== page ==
Va. election underscores Biden’s energy challenge

By Lesley Clark, Peter Behr | 11/04/2021 06:19 AM EST

Sean Gallup/Getty Images (smoke stack); Chip Somodevilla/Getty Images (Youngkin); Francis Chung/E&E News (turbine)

The sharp partisan divide among states over climate change has shifted again after Virginia voters elected Republican Glenn Youngkin governor on Tuesday, putting pressure on President Biden as Democrats try to push a $550 billion package of clean energy incentives through Congress.

Virginia is a blow to Biden’s agenda, with the loss of a Democratic governor in a state his administration hails as a pioneer in offshore wind development. Still, Energy Secretary Jennifer Granholm pushed back yesterday against suggestions that Virginia’s shift to GOP leadership, along with the defeat of a clean energy project in Maine, signals that voters may have worries about renewables and the effect on energy prices.

As she arrived in Glasgow, Scotland, for the COP 26 climate summit to press the U.S. case for accelerating renewable energy investment, Granholm said voters need to see more clean energy jobs and a changing economy before elections swing in that direction.

“They’ve got to understand and see the buildings going up, factories going up, neighbors employed,” she said. “They’ve got to feel it in a way that up to this point they haven’t yet.”

Yet the political shift in Virginia illustrates the challenge states face in acting on long-term goals to slash heat-trapping emissions. Youngkin, in this case, has voiced doubts about mankind’s effect on the climate, a position observers say could complicate efforts in mid-Atlantic states to address it.

Virginia also reshuffles the card deck for a group of states that came together in 2017 in defiance of former President Trump’s decision to pull out of the global Paris climate accord. Today, 24 states —including Virginia — are lined up as members of the U.S. Climate Alliance in support of the Paris commitment for deep reductions in greenhouse gas emissions.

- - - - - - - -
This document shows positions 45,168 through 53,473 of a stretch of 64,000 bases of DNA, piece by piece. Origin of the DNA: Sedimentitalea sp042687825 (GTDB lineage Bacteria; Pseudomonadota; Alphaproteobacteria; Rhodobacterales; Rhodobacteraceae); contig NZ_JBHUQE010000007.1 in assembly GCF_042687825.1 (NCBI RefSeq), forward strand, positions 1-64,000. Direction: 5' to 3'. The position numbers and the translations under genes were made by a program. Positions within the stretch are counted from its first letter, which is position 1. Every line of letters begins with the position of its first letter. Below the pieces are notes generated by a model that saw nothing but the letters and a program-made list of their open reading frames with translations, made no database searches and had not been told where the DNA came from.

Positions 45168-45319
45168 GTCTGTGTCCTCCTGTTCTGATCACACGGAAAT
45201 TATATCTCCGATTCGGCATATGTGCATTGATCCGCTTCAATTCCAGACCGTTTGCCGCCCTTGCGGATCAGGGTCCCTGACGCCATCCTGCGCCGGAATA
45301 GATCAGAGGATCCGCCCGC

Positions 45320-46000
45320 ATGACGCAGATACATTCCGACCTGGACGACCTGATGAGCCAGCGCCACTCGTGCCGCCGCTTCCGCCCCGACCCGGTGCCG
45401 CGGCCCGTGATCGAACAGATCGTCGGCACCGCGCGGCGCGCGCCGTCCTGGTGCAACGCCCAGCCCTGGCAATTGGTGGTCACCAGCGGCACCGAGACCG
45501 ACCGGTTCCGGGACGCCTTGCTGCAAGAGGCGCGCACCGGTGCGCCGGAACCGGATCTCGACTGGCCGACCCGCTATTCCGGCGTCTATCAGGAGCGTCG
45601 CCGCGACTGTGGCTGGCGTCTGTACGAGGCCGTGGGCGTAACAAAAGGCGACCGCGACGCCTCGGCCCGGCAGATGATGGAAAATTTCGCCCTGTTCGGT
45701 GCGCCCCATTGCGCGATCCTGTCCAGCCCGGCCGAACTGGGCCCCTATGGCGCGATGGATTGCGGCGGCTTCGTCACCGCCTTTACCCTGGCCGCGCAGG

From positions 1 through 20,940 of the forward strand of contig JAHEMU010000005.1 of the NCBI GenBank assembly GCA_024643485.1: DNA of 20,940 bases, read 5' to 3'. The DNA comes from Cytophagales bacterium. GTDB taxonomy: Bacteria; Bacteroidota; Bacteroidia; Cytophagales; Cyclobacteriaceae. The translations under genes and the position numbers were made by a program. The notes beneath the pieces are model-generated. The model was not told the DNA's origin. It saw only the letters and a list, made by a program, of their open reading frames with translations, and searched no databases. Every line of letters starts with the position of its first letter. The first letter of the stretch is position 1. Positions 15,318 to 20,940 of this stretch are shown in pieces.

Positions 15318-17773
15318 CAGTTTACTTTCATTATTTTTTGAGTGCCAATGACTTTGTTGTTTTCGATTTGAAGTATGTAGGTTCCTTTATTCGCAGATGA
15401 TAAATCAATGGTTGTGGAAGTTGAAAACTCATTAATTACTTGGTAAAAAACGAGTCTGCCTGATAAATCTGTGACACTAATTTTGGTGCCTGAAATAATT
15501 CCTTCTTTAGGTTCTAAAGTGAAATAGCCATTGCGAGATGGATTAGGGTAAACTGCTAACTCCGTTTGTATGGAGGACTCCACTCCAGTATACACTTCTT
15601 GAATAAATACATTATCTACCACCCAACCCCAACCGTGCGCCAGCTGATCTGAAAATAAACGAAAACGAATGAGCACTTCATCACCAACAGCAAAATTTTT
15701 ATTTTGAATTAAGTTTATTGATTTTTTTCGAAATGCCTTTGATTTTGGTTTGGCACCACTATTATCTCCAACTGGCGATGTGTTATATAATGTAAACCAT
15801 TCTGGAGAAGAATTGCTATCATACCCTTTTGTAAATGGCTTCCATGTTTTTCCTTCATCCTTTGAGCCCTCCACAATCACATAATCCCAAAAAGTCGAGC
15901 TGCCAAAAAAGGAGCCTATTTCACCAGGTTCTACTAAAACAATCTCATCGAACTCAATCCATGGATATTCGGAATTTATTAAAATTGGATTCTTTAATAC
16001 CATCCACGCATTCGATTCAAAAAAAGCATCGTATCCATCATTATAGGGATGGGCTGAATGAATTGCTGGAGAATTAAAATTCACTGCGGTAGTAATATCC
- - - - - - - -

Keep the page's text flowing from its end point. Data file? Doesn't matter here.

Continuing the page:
Governors of the states and leaders of more than 150 cities in the alliance agreed to adopt a goal of cutting emissions in half by 2030 from a 2005 baseline. That mirrors Biden’s emissions target.

Analysts say the role of states in meeting Biden’s climate pledges on the global stage grows even larger if Democrats in Congress are unable to pass the $550 billion package of clean energy tax incentives and grants included in a $1.75 trillion bill still being negotiated on Capitol Hill.

‘It puts our entire grid at risk’

The Virginia GOP was on track yesterday to retake the state House chamber. That puts Youngkin in a position to secure legislative wins if he can convince a few moderate or center-right Democrats in the state Senate to join him.

“The Republicans could potentially pick up one or two votes in the Senate on some key issues and have effectively a governing majority even without controlling the Senate,” said Mark Rozell, a political scientist at the Schar School of Policy and Government at George Mason University. “Strictly speaking, it is divided government.”

Youngkin has expressed concern about the state’s landmark Virginia Clean Economy Act, a 2020 law that imposes deadlines for the state’s two largest investor-owned utilities to stop producing electricity with carbon-emitting fuel. The law includes a mandatory renewable portfolio standard that puts it on a path to achieve 100 percent clean electricity by 2050. Under the law, most coal-fired generation must shut down by 2024.

Youngkin said during the campaign that he would not have signed the law passed by the state’s Democratic-controlled Legislature and signed by Gov. Ralph Northam (D) in 2020. He said he wants to slow down the energy plan and warned at a debate it would lead to “blackouts and brownouts and an unreliable energy grid.”